Understandably, Jones panicked. Adding to the stress was the fact that the doctor had presented her with the option of “elective” open heart surgery. So, she had to choose when and if it was going to happen.

“I literally put my head in the sand,” says Jones. “I got on a plane and flew down to the Caribbean to be with my girlfriends for a beach party. I really did. And then, needless to say, after a week of refusing to deal with it, my girlfriends and family and doctors talked some sense into me and I made the decision.”

Jones took a second to explain exactly what “elective” meant in terms of her condition.

“This is what I want people to know: I had for all practical purposes ‘elective’ open heart surgery,” explains Jones. “But this is what the doctors told me — that I had a myriad of things going on with my heart. I had a malfunctioning aortic valve, I had a subaortic membrane which was a genetic disorder, and then my heart was not operating optimally after all those years of a sedentary and unhealthy lifestyle.”

Basically, if she refused the surgery, the doctor explained that in three years they would no longer be able to prepare her aortic valve and would instead have to replace it entirely. Her doctor explained that if she opted not to have her aorta repaired or replaced, she would end up needing a heart transplant.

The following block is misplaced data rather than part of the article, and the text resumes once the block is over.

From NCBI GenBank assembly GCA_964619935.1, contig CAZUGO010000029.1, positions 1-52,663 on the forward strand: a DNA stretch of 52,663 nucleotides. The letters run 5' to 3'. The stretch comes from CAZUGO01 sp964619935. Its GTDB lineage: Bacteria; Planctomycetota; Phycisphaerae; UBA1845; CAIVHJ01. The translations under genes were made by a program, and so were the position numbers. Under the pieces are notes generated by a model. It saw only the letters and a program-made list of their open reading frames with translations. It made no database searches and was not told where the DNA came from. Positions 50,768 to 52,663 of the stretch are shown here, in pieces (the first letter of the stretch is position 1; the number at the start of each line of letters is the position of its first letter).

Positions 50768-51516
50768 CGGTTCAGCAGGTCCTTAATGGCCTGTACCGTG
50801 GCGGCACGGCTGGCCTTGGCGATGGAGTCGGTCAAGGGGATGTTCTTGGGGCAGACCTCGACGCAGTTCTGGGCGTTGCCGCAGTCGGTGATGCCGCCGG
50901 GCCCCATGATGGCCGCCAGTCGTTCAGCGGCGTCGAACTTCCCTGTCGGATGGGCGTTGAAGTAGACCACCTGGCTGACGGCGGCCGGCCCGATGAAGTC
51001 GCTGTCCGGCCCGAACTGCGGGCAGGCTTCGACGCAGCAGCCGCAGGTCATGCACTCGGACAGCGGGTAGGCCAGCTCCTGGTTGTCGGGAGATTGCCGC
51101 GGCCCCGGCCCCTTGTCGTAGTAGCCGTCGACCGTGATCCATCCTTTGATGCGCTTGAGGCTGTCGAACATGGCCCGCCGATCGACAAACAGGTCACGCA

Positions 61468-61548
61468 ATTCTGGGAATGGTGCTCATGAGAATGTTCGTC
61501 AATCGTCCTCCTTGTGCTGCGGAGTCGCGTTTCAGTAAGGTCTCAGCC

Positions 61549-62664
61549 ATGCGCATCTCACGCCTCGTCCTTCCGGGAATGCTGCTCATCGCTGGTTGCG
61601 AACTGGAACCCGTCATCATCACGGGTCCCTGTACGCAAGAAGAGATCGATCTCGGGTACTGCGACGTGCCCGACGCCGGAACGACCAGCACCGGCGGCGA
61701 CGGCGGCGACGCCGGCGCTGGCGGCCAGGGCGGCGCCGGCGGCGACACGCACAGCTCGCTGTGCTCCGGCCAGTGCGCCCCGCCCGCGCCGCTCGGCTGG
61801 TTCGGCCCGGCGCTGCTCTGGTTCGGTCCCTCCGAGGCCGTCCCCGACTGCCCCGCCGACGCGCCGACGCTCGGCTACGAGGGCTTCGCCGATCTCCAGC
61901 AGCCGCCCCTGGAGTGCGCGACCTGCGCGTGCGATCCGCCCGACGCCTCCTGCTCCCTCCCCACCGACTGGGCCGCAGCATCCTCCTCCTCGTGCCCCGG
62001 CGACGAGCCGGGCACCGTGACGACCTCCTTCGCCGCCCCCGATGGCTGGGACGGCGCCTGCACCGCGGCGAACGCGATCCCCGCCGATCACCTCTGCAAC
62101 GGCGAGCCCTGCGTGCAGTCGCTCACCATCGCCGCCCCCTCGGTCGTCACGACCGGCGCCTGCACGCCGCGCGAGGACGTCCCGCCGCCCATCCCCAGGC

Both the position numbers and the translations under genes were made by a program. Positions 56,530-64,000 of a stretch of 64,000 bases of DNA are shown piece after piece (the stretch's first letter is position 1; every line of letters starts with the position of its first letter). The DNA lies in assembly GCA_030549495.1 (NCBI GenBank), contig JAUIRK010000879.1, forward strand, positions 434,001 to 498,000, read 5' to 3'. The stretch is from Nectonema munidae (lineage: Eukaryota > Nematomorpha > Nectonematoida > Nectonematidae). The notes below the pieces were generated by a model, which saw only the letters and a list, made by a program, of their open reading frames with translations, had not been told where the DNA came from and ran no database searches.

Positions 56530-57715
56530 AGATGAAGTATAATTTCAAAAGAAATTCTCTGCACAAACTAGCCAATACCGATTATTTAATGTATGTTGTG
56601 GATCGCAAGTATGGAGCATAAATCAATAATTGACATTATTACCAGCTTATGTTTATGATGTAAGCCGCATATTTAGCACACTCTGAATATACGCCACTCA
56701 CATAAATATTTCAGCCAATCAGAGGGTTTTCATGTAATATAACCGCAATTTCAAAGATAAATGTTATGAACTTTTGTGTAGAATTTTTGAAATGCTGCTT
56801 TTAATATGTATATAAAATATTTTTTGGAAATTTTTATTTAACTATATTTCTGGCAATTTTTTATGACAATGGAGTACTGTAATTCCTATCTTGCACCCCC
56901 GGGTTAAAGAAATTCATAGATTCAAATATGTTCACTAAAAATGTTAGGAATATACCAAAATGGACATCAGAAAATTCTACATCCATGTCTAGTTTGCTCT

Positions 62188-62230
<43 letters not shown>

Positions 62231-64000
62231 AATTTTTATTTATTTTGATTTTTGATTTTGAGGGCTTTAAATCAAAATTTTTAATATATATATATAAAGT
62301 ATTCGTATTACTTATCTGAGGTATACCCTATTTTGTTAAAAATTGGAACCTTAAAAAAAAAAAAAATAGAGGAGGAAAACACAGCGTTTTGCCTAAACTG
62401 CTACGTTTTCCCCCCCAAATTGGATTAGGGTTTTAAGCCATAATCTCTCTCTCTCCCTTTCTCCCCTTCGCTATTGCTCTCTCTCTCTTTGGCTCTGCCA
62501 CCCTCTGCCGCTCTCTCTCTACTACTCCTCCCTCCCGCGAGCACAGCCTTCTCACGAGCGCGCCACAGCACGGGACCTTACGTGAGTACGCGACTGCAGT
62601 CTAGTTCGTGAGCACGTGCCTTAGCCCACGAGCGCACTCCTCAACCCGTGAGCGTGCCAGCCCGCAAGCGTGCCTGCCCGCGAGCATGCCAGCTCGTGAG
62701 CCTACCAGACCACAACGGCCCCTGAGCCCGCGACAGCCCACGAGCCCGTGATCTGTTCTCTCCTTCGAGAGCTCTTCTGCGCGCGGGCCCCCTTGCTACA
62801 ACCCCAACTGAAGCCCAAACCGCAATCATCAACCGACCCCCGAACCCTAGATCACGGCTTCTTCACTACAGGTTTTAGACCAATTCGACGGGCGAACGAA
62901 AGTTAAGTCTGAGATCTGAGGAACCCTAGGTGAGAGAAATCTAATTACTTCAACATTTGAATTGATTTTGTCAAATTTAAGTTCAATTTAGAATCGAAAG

“Now that stops you in your tracks,” said Jones. “So, in theory, I could say no I’m not gonna do it, but in reality, if I wanted to stave off what was coming, I had to do it.”

Jones made the call and underwent surgery. She said that the doctors completely stopped her heart on the operating table for 22 minutes, which is when a machine kept her alive. Jones made it through the surgery with no complications, and, as she recounted, “Walked out of the hospital six days later in some badass Jimmy Choo boots.”

Then, Jones was on to 24 sessions of cardiac rehabilitation, which she completed over the course of three months. This, she explains, was another huge hurdle.

“This is what people don’t get: The open-heart surgery can save your life, but cardiac rehabilitation is what’s necessary to get your life back,” says Jones. “Because the discipline necessary to strengthen your heart after open heart surgery is truly relentless and exhausting.”

On the day of her last rehabilitation session, Jones said she was finally able to walk the 12 blocks from her doctor’s office back to her apartment in New York City.

If she could give advice to her younger self, she would rewind to when she was 17 years old, before her weight gain ever started and tell herself to focus on her health.

She encouraged women to “know your numbers,” meaning their blood pressure, cholesterol, BMI and blood sugar. She also really wants women to make sure they’re visiting their doctors, eating colorful fruits and vegetables, maintaining a healthy diet and staying active.

“I used to think that my law degree was my greatest achievement. … That was a big deal to me,” says Jones. “But the biggest deal for everyone is to focus on their health.”